Diversity of Dystrophin Gene Mutations and Disease Progression in a Contemporary Cohort of Duchenne Muscular Dystrophy

Katheryn E. Gambetta*, Michael A. McCulloch, Ashwin K. Lal, Kenneth Knecht, Ryan J. Butts, Chet R. Villa, Jonathan N. Johnson, Jennifer Conway, Matthew J. Bock, Kurt R. Schumacher, Sabrina P. Law, Joshua M. Friedland-Little, Shriprasad R. Deshpande, Shawn C. West, Irene D. Lytrivi, Carol A. Wittlieb-Weber

*Corresponding author for this work

Research output: Contribution to journalArticlepeer-review

2 Scopus citations


Abnormal dystrophin production due to mutations in the dystrophin gene causes Duchenne Muscular Dystrophy (DMD). Cases demonstrate considerable genetic and disease progression variability. It is unclear if specific gene mutations are prognostic of outcomes in this population. We conducted a retrospective cohort study of DMD patients followed at 17 centers across the USA and Canada from 2005 to 2015 with goal of understanding the genetic variability of DMD and its impact on clinical outcomes. Cumulative incidence of clinically relevant outcomes was stratified by genetic mutation type, exon mutation location, and extent of exon deletion. Of 436 males with DMD, 324 (74.3%) underwent genetic testing. Deletions were the most common mutation type (256, 79%), followed by point mutations (45, 13.9%) and duplications (23, 7.1%). There were 131 combinations of mutations with most mutations located along exons 45 to 52. The number of exons deleted varied between 1 and 52 with a median of 3 exons deleted (IQR 1–6). Subjects with mutations starting at exon positions 40–54 had a later onset of arrhythmias occurring at median age 25 years (95% CI 18–∞), p = 0.01. Loss of ambulation occurred later at median age of 13 years (95% CI 12–15) in subjects with mutations that started between exons 55–79, p = 0.01. There was no association between mutation type or location and onset of cardiac dysfunction. We report the genetic variability in DMD and its association with timing of clinical outcomes. Genetic modifiers may explain some phenotypic variability.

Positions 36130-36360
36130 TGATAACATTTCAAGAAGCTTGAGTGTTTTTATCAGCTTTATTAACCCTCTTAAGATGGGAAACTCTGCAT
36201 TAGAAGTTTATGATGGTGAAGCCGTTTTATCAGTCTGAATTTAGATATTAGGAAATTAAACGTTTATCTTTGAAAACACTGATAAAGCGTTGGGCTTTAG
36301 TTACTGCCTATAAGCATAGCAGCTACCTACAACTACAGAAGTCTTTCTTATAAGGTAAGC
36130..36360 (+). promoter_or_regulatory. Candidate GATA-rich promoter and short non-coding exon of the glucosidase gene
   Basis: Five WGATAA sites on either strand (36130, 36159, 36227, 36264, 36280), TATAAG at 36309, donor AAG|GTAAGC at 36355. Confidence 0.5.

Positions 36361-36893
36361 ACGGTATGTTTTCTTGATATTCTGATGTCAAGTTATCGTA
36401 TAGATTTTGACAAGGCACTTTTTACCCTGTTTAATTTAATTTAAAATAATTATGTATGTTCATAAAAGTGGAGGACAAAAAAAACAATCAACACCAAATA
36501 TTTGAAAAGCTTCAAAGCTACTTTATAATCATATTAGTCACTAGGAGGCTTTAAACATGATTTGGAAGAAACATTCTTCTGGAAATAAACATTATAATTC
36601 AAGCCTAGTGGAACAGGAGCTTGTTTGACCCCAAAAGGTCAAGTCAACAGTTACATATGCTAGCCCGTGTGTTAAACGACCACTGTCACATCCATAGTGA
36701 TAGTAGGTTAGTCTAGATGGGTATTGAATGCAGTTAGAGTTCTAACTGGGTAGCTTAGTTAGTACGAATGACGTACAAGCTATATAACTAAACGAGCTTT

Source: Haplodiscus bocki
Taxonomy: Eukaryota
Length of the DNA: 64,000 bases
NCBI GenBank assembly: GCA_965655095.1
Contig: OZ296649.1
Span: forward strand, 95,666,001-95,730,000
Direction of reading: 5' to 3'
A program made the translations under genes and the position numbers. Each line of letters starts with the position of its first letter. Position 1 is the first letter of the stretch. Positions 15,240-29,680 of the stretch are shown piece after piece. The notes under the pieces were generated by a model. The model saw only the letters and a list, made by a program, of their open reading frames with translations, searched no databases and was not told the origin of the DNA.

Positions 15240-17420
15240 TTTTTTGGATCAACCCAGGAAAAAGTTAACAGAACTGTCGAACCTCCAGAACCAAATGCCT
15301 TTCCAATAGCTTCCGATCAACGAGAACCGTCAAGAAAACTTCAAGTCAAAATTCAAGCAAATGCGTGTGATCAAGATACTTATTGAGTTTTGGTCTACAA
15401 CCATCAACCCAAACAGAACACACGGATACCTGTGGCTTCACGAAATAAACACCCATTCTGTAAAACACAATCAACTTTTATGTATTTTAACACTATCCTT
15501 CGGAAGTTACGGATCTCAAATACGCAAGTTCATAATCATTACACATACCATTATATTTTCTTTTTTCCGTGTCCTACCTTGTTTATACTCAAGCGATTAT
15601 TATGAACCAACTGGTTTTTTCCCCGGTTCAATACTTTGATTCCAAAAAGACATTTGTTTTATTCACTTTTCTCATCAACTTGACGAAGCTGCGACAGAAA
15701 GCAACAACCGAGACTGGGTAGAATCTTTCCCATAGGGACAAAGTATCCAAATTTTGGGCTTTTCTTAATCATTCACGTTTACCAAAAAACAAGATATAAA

Original languageEnglish (US)
Pages (from-to)855-867
Number of pages13
JournalPediatric cardiology
Issue number4
StatePublished - Apr 2022


  • Cardiomyopathy
  • Duchenne Muscular Dystrophy
  • Dystrophin
  • Genetics

ASJC Scopus subject areas

  • Cardiology and Cardiovascular Medicine
  • Pediatrics, Perinatology, and Child Health


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